• Something that was actually proposed in the Netherlands. I was among a team of advisors asked to give our opinion. We told them they were nuts (not in those exact words).


        • This was in 2005 or thereabouts. Memory fuzzy. But mostly the usual objections to SNTV, plus the fact that putting things together that haven’t been tried together before is always risky when talking about electoral reform. Basically, even if the effects were to be benign, I’d struggle to see the point of such a composite. And I recall that is was pretty evident they had not really thought it through when presenting it for comment.


      • Did the Dutch want an MMP system using two members plus party lists? Would this system be disproportionate? Or too much like Chile’s old binomial system. Would the 2nd placed party get too many seats causing more overhangs? Something I never thought of could be problematic.


        • Surely, if the overall composition is determined by the list vote using PR, the overall problems of SNTV should only appear in a very mild form, if at all (maybe akin to open list PR).


        • I am not sure about that. It is certainly plausible, but I would not count on it, and would not feel professionally safe saying we could predict how it would work.

          Anyway, as I said, it was a long time ago, and Rob brought it up I had not thought about it in years!

          (Also, down-thread, see the comment by Steven Verbank, who offers a link to the proposal itself.)


  12. If a party wins “too many” district seats, what solutions are there to choose from?
    I see the problem and its possible solutions as if in the ideal situation the result is “zero-zero” : no deviation from proportionality, no extra seats.

    A method with Überhangmandate chooses “one-one” : the total number of seats is raised with one and a party has one seat above its proportional share.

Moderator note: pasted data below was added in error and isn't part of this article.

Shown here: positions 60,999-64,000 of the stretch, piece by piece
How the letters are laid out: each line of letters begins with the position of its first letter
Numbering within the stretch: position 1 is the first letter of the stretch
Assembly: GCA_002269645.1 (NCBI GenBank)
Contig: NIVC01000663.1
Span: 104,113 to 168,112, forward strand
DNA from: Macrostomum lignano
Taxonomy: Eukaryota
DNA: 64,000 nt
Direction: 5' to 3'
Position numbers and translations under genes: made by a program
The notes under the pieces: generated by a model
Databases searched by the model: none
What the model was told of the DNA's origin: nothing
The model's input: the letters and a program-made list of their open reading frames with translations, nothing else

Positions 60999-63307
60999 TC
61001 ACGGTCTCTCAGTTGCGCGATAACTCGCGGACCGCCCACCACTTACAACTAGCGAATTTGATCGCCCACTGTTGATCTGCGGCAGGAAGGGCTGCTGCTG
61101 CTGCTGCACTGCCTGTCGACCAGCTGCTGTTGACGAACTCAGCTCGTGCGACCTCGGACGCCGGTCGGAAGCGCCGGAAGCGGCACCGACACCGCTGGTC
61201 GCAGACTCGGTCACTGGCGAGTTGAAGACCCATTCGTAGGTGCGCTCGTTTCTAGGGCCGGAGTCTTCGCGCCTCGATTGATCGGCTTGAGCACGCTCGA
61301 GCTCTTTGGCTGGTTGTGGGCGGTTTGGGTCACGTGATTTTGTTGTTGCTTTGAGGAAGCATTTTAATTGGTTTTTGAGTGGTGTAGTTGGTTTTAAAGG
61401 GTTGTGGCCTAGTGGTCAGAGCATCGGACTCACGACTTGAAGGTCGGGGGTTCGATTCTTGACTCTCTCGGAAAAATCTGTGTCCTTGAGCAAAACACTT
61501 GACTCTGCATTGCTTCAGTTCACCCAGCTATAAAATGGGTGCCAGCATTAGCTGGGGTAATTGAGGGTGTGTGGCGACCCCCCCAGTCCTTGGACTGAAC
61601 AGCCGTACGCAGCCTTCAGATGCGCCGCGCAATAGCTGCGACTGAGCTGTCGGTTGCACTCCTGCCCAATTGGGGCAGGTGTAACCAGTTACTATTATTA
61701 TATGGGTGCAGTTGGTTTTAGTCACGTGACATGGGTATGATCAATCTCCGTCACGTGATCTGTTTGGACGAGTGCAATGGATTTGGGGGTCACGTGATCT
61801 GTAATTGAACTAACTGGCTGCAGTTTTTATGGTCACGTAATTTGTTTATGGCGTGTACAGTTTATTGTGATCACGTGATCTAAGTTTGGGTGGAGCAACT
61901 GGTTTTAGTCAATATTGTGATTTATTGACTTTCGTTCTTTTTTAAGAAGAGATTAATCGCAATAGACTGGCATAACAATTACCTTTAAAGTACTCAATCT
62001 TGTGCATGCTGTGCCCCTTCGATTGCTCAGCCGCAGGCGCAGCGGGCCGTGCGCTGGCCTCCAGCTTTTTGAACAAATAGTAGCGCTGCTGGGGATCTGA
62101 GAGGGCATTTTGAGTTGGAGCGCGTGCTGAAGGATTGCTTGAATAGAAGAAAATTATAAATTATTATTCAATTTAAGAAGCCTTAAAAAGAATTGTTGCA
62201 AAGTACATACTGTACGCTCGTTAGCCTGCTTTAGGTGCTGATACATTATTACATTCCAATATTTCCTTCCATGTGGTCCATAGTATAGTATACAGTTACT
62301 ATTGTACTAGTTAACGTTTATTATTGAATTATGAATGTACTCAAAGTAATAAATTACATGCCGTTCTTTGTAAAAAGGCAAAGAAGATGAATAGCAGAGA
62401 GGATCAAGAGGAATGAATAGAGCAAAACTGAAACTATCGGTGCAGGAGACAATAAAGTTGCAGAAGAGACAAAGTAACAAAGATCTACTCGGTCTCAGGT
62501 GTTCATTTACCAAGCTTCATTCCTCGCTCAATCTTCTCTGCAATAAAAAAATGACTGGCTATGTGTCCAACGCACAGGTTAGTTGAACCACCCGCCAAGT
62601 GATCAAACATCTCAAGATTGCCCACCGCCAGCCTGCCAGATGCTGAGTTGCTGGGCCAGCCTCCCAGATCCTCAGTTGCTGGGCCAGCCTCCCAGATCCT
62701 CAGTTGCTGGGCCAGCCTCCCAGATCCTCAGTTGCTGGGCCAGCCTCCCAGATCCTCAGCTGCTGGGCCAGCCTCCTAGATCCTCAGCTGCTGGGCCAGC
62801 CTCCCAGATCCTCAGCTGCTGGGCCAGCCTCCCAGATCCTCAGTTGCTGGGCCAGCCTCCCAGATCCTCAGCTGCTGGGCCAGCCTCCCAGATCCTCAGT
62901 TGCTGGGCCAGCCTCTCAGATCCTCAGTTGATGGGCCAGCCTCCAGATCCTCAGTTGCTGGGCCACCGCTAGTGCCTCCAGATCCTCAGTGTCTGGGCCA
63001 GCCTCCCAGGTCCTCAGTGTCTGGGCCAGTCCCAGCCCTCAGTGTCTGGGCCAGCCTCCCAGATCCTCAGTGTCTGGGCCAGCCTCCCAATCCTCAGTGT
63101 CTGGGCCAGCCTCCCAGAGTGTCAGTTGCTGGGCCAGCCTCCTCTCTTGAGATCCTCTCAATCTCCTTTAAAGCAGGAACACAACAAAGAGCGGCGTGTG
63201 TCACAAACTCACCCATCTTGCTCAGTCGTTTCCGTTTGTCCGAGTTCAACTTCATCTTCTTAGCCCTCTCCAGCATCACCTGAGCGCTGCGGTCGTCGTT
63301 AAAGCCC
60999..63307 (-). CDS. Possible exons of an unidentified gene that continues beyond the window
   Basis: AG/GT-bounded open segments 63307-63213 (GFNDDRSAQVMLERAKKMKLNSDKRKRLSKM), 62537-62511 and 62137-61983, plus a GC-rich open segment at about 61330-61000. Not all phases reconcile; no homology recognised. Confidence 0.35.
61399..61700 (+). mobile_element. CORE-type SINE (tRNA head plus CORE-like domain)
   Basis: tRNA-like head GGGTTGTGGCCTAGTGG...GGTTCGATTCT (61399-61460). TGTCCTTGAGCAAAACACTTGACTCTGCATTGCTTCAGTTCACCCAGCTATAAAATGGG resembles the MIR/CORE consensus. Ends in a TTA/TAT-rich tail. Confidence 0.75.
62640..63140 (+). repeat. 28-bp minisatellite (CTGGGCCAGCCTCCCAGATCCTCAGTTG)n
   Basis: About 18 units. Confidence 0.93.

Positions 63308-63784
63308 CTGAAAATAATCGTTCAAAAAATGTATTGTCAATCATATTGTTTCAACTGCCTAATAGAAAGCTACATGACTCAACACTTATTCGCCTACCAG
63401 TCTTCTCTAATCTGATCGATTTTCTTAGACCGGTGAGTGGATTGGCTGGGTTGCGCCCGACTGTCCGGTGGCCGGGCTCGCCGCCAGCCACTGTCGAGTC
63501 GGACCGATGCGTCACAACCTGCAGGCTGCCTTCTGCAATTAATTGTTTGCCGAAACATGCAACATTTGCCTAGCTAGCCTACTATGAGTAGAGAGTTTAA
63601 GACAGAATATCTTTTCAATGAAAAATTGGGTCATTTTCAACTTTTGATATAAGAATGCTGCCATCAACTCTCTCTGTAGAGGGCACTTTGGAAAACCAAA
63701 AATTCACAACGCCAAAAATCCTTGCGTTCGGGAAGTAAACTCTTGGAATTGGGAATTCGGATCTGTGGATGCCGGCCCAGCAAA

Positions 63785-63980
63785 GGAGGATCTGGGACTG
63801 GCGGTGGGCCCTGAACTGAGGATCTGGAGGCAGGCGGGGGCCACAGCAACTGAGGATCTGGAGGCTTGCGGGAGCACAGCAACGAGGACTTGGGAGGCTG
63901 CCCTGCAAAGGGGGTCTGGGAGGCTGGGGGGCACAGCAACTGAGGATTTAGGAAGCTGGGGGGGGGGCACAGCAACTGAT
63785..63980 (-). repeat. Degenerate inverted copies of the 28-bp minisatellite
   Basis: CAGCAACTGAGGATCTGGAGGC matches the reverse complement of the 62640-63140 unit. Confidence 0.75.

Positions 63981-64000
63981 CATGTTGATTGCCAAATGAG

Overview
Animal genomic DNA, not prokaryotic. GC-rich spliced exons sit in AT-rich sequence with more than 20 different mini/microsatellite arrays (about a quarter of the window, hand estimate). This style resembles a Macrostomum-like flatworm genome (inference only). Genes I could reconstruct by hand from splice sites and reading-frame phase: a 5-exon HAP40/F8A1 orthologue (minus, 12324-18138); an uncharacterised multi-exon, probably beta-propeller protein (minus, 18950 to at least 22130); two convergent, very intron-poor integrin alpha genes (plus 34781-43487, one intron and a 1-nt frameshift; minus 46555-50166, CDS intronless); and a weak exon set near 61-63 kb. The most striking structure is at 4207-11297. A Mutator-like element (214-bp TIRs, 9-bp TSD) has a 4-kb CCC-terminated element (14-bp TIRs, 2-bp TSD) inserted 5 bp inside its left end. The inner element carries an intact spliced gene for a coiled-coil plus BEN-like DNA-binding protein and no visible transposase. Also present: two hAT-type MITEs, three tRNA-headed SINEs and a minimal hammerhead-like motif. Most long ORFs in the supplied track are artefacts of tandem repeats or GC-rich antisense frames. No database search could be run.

As an example: a target of 10 seats with 5 districts won by party A and list vote result: A 35%, B 27%, C 24%, D 11%, E 3%.
    This will give A 5 district seats (but only list votes for 4) and B gets 3 list seats, C 2 and D 1. (11 seats in total)

    The Scottish top-up method chooses “zero-two” : the total number of seats cannot change (“zero”) but a party gets more than its proportional share, even more than with Überhangmandate (because the other parties do not get an extra list seat) (“two”).
    In my example: A wins 5 district seats and B gets 2 list seats, C 2 and D 1.

    A method with Ausgleichmandate chooses “two-zero” : the total number of seats is raised even more than with Überhangmandate only (“two”) so that proportionality is restored (“zero”)
    In my example: A wins 5 district seats and B gets 3 list seats, C 3 and D 1. (12 seats in total)

    The German proposal want to get back to “zero-zero” (no deviation from proportionality, no extra seats), but it then has to give in on something else. It chooses to make exceptions to the simple “plurality wins” method in the district tier.
    In my example: A wins only 4 district seats (one district remains empty) and B 3, C 2 and D 1 list seat.

    Liked by 1 person

    • Project management involves the iron triangle of time, cost and value. You want fast, cheap and good but sometimes the reality is “on time, on budget or on spec – pick any two”.

      Design of an electoral system with an SMD tier and a compensatory tier has a similar tension in its design. You want: each party’s seats in proportion to its votes; only FPTP winners filling the SMD seats; predetermined, fixed size of assembly. Sometimes the outcome of an election is such that all three objectives can be achieved, but some election outcomes require at least one of them to be relaxed in order to maintain the other two criteria.

      MMP in Scotland is willing to relax proportionality; current MMP in Germany allows assembly size to vary; the proposed change in Germany would allow some SMD seats to be filled by FPTP also-rans.

      Liked by 1 person

Leave a Reply

Fill in your details below or click an icon to log in: Logo

You are commenting using your account. Log Out /  Change )

Twitter picture

You are commenting using your Twitter account. Log Out /  Change )

Facebook photo

You are commenting using your Facebook account. Log Out /  Change )

Connecting to %s

This site uses Akismet to reduce spam. Learn how your comment data is processed.